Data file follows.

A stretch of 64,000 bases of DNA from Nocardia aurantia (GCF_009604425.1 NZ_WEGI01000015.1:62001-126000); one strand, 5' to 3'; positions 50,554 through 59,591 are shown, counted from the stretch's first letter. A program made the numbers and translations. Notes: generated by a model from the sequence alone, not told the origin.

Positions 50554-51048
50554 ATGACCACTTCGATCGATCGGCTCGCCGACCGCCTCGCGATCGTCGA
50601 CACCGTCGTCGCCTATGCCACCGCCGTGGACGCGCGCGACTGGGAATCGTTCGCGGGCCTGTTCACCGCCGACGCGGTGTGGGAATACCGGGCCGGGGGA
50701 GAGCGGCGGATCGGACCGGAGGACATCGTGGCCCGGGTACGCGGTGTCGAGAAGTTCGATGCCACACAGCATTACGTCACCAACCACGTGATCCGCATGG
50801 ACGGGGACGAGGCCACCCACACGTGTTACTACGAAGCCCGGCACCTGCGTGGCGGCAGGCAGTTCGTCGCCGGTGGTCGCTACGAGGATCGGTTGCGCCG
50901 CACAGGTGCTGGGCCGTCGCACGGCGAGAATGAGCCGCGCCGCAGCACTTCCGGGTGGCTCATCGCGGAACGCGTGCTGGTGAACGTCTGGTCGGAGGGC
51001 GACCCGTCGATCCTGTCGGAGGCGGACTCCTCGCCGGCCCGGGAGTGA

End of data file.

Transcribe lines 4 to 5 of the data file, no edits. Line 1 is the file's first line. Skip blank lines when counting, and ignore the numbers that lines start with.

50601 CACCGTCGTCGCCTATGCCACCGCCGTGGACGCGCGCGACTGGGAATCGTTCGCGGGCCTGTTCACCGCCGACGCGGTGTGGGAATACCGGGCCGGGGGA
50701 GAGCGGCGGATCGGACCGGAGGACATCGTGGCCCGGGTACGCGGTGTCGAGAAGTTCGATGCCACACAGCATTACGTCACCAACCACGTGATCCGCATGG